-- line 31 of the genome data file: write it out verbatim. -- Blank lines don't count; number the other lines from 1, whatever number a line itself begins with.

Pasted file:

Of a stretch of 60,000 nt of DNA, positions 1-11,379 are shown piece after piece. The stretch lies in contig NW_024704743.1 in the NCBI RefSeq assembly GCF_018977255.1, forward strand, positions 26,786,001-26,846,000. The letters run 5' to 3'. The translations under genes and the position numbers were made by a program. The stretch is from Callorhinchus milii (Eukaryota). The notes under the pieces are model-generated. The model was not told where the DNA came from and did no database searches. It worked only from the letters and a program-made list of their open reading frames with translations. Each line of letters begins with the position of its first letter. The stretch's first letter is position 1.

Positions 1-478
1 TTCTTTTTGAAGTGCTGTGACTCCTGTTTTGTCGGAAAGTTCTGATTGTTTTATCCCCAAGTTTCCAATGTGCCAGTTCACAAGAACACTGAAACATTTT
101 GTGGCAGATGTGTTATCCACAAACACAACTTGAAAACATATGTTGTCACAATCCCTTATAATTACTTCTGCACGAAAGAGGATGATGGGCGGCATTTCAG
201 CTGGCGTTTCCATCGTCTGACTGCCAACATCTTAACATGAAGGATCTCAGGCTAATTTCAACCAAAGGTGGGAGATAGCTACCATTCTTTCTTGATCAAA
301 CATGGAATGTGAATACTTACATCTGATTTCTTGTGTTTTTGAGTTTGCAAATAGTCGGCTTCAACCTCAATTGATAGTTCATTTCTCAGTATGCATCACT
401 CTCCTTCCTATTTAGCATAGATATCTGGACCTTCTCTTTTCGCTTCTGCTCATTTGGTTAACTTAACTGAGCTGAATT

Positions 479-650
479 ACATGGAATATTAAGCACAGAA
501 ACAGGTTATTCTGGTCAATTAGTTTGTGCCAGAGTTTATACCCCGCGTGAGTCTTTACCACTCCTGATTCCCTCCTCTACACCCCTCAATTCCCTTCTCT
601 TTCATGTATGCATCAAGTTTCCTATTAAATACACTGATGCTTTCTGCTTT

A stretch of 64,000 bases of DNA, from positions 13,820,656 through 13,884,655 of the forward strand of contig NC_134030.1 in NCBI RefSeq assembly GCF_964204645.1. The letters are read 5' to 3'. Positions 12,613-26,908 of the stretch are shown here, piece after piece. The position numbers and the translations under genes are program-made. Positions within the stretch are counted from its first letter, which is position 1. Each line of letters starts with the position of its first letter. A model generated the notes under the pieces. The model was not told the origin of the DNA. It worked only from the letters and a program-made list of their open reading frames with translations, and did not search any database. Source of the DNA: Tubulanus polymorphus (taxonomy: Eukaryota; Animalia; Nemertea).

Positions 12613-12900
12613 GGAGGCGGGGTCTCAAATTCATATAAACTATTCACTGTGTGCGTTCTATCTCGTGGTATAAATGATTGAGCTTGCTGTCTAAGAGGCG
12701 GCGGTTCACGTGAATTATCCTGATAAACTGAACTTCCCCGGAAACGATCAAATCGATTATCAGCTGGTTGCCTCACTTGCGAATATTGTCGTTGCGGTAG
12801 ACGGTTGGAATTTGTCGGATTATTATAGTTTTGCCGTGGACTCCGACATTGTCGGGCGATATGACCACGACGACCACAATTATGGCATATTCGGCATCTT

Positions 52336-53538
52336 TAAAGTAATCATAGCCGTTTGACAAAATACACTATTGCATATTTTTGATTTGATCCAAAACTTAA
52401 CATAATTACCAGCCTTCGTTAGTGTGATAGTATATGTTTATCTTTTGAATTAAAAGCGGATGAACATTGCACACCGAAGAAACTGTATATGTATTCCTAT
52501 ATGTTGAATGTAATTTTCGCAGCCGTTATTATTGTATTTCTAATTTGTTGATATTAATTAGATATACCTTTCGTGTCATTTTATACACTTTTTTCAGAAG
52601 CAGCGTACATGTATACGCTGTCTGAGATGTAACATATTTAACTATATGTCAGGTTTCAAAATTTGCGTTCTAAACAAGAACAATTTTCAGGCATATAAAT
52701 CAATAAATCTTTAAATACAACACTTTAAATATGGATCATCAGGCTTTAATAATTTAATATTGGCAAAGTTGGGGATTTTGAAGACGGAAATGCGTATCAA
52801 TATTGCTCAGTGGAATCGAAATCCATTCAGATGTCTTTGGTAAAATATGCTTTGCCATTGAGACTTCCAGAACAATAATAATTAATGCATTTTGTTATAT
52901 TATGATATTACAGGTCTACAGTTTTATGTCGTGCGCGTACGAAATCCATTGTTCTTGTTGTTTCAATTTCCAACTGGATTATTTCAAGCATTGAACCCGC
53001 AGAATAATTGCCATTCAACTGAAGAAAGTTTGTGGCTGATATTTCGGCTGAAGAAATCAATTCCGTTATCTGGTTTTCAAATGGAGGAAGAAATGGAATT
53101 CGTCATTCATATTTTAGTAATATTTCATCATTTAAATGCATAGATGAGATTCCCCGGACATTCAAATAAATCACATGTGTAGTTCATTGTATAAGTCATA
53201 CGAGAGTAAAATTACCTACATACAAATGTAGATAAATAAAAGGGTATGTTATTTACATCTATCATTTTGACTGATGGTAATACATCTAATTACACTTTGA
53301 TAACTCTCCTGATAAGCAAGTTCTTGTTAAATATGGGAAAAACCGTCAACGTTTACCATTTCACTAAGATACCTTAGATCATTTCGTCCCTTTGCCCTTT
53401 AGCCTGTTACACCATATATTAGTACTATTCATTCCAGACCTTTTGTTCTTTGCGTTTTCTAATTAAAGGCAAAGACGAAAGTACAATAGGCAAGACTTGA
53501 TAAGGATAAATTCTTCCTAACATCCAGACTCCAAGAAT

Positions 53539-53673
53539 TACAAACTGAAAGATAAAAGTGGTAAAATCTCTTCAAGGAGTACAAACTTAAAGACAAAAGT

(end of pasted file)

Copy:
Positions 53539-53673